Now that the busy season for accountants can be spoken of the past tense, many offices and desks look like they just barely survived a tornado. If your workspace could use a dose of spring cleaning, here are some quick tips for getting cleaned up and organized.
- Set aside a specific amount of time for the office cleaning task. Rather than trying to squeeze the job in between phone calls, designate specific time for this job. Consider scheduling the time on your calendar so that you'll be sure not to be interrupted. If your work will be performed more efficiently in a clean and organized space, then the time you spend cleaning up will be a worthwhile part of your workday.
- Have organization aids handy when you begin the job. File folders, labels, pens, a wastebasket, storage boxes, your calendar, and other tools will be useful when you begin sorting the items in your workspace.
- Work with a clear space. If you plan to organize your shelves, empty the shelves, then sort the items as you place them back on the shelves. This works better than trying to organize the shelves while they are still full. The same goes for your desktop, desk drawers, and any other cluttered space that you plan to attack.
Once you've got your workspace organized in a manner that will allow you to work efficiently and productively, keep it that way! Designate a specific time each day - just a few minutes is all it will take - to return your workspace to its organized condition. Get re-organized right after lunch for a fresh start on the afternoon, do a clean sweep again before you leave at the end of the day so your work area will be clean and ready for you first thing the next morning. Or take advantage of a mid-afternoon drowsy spell to get up on your feet and pick up after yourself.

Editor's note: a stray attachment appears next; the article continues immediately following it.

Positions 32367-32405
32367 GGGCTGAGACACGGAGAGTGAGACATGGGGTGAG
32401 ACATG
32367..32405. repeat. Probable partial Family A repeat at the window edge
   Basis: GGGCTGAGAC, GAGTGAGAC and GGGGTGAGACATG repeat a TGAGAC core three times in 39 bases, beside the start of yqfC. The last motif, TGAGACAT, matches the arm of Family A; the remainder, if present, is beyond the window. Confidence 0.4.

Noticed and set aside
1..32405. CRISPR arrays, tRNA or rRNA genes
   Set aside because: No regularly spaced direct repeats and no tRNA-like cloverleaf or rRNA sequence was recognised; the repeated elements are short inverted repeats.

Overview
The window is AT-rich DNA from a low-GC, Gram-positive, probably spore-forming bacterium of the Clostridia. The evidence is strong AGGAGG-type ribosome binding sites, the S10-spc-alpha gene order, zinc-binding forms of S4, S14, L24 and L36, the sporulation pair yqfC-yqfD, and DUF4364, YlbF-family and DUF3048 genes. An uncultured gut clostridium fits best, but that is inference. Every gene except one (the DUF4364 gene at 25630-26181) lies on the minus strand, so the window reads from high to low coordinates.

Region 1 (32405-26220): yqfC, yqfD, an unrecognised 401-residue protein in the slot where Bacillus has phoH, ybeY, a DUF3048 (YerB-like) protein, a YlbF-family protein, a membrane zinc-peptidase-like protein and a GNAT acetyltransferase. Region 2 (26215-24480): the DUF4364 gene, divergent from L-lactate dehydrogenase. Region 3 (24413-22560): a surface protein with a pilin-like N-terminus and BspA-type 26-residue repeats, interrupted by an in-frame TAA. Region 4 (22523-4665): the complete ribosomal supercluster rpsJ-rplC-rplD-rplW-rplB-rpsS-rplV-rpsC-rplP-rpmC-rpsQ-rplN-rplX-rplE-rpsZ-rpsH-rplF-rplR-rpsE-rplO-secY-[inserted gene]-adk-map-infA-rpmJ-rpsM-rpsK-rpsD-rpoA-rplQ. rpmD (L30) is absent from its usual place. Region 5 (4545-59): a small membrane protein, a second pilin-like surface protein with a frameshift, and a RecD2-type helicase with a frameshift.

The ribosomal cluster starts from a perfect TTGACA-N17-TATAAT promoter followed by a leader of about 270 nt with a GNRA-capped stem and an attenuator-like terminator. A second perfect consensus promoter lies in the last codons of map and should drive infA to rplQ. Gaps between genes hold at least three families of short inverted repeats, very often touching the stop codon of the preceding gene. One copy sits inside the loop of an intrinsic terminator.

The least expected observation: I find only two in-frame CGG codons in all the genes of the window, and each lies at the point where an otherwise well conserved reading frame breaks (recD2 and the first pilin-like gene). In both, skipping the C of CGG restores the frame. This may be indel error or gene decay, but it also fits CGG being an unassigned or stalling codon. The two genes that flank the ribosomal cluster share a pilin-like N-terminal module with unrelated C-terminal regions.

For more information on cleaning up your own office disaster area, see the tips on www.organizetips.com.
If you're contemplating a major organization overhaul, consider some of this reading material:
If You Haven't Got the Time to Do It Right, When Will You Find the Time to Do It Over?" by Jeffrey J. Mayer
Jeffrey Mayer's unique approach to staying afloat in a sea of paperwork provides quick, practical ways to become organized and efficient. A nationally known expert on time management, Mayer offers tips guaranteed to save up to an hour a day.
"Organizing from the Inside Out," by Julie Morgenstern
Julie Morgenstern's organizing book covers a new way of looking at the task of organizing effectively without labeling or blaming the person behind the lack of organization. Rather, she says, people who don't organize just never learned how to organize, through no fault of their own--after all, it's not a skill that's taught in school. That said, she gets down to work helping you figure out an organizing system that will really work for you, not a system based on cookie-cutter filing concepts or special storage units.
"Organize Your Office!: Simple Routines for Managing Your Workspace," by Ronnie Eisenberg
Ronni Eisenberg, who lectures and gives workshops on organization skills throughout the U.S., has brought together a slew of practical tips for managing your workspace, from your briefcase to your bulletin board, from your e-mail inbox to those endless interruptions from coworkers. She covers the basics, including organizing your desktop and stemming the flood of junk mail (send a note to the Direct Marketing Association). She also hits upon modern organizational dilemmas, such as how to decide if you'd be better off with or without a PalmPilot.
Or, if you have time to participate in an online course on the subject, consider the free course, "Organizing from the Inside Out," offered by Barnes and Noble University. Read the classroom material and you'll learn a step-by-step process for organizing your workspace, home, or any other area that is important to you.
book descriptions provided by amazon.com